I recently bought a fisheye lens for my Micro 4/3rds cameras. It’s a manual focus Samyang 7.5mm, which has the equivalent focal length of around 15mm, so it’s pretty wide. It’s a “full frame” fisheye. That means it produces a rectangular image, unlike the circular fisheye lenses that don’t fill the frame. You have to careful with these lenses that your fingers or feet don’t appear in the frame, because it’s got a 180 degree field of view.
Lines on the edge of the frame are very curved, but if you find a space that’s suitable you can use that curvature to give dramatic compositions. Here’s the wonderful tiled cafe in the Victoria and Albert Museum in London. The very wide view allows the whole of the room to be included.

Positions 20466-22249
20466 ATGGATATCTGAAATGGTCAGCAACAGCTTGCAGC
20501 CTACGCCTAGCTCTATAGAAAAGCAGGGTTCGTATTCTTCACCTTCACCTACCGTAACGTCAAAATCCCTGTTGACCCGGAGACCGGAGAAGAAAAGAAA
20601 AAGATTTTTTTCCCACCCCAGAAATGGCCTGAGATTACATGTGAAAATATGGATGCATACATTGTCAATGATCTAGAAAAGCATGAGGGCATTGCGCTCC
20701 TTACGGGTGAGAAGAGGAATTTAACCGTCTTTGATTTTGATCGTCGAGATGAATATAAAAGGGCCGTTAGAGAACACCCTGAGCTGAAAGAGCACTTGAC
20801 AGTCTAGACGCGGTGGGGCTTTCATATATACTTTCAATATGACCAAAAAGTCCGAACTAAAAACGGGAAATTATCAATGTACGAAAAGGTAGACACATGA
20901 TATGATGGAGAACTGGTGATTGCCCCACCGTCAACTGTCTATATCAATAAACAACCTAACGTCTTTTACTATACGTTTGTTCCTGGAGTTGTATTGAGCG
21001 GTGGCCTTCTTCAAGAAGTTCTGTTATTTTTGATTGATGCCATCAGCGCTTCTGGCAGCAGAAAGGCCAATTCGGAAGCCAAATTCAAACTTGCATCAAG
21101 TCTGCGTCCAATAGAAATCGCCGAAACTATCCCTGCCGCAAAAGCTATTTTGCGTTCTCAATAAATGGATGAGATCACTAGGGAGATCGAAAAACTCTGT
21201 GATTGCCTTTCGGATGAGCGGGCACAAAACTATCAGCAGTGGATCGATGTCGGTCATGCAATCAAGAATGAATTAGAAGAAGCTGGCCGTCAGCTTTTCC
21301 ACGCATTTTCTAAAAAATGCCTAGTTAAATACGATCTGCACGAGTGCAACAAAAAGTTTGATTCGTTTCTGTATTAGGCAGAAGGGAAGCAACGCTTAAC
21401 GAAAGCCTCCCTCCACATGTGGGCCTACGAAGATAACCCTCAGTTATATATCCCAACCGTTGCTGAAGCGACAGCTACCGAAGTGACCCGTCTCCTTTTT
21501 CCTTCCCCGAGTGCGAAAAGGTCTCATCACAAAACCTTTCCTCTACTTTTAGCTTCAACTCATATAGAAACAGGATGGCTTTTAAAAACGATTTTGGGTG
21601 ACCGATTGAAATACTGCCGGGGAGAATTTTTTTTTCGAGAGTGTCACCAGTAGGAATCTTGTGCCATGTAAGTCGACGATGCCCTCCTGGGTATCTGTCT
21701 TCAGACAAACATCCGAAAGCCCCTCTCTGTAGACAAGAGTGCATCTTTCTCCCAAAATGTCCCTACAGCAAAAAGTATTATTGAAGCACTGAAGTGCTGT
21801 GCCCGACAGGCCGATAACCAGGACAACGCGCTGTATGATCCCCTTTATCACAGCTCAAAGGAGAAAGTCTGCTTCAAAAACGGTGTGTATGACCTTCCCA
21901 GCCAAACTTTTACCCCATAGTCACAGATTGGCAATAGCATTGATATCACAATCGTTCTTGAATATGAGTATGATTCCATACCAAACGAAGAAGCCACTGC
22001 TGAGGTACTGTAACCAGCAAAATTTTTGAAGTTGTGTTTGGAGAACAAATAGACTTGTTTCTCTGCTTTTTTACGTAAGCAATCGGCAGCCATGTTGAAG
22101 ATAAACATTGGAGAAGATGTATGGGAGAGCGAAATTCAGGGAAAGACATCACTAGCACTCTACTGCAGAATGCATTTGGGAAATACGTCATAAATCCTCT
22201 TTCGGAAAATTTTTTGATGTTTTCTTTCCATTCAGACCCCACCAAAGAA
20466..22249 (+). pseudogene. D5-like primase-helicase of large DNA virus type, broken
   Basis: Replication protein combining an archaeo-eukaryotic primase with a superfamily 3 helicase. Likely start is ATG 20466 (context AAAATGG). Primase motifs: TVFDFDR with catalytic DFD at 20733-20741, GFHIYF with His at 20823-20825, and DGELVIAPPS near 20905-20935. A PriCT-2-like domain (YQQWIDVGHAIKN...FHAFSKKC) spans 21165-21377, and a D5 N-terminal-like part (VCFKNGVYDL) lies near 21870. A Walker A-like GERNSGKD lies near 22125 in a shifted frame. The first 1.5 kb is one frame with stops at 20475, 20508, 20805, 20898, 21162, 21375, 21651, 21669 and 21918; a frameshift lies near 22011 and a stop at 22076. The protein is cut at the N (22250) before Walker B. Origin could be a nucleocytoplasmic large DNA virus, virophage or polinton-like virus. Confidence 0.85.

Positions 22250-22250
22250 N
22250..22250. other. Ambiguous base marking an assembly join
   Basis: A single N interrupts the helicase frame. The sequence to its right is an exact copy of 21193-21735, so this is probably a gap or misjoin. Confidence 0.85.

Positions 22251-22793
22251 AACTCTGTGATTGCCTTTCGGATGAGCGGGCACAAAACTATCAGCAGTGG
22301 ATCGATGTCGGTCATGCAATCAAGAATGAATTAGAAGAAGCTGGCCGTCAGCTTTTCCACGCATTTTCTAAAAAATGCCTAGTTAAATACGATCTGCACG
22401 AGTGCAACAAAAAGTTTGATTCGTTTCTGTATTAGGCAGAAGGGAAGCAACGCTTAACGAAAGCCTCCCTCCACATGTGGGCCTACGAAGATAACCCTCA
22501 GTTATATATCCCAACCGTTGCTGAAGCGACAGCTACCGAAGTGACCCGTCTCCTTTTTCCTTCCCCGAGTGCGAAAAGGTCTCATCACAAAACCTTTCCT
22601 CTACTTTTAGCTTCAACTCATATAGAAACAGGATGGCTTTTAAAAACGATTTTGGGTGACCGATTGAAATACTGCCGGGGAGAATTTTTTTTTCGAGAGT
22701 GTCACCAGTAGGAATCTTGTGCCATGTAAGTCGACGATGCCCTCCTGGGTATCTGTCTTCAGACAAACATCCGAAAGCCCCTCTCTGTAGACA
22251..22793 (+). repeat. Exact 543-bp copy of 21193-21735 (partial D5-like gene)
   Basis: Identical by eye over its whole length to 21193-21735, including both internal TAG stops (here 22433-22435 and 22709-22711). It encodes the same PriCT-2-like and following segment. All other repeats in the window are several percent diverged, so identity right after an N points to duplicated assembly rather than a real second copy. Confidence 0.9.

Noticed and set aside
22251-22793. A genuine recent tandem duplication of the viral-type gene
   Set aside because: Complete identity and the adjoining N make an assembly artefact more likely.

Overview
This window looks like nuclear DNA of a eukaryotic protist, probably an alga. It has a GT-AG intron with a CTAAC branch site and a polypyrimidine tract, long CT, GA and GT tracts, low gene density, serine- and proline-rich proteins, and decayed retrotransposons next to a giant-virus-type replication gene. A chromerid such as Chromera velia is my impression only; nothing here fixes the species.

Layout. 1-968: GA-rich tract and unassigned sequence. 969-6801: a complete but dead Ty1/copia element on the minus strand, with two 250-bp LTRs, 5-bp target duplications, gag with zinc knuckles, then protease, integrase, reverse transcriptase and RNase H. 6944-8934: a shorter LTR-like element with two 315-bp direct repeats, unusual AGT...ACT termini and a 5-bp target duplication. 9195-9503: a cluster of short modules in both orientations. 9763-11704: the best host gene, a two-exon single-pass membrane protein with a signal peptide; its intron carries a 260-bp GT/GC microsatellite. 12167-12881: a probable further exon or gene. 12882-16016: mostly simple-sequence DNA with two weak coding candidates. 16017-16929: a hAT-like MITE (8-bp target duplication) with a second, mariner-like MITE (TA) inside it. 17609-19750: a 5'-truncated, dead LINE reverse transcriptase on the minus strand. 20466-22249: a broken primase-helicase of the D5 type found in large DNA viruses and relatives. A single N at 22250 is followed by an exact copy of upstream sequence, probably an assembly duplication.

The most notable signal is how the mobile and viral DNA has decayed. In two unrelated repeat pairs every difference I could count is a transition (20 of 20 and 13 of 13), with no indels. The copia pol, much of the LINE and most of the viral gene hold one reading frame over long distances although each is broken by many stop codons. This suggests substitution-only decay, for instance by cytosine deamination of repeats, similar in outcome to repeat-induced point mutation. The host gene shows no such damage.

Here’s a London favourite that’s about to be moved. It’s the Diplodocus skeleton in the entrance hall of the Natural History Museum. The hall itself is an amazing space, and the bones coming in from the bottom of the frame add a somewhat surreal look. I’ve added an HDR treatment to get extra detail in the shadows.
This lens isn’t just for large objects or spaces. It will focus quite close, so here’s an image of an unusual object; a “model box”. It’s a scale model of a stage set design. Theatres use them to help understand how the set design will work in practice. It’s not much bigger than a shoe box, so I focussed the lens as close at it would go. The front of the stage is actually straight, but it doesn’t matter too much that it’s come out curved.
I’m still getting to grips with how the lens performs, but I’m looking forward to going fishing again very soon.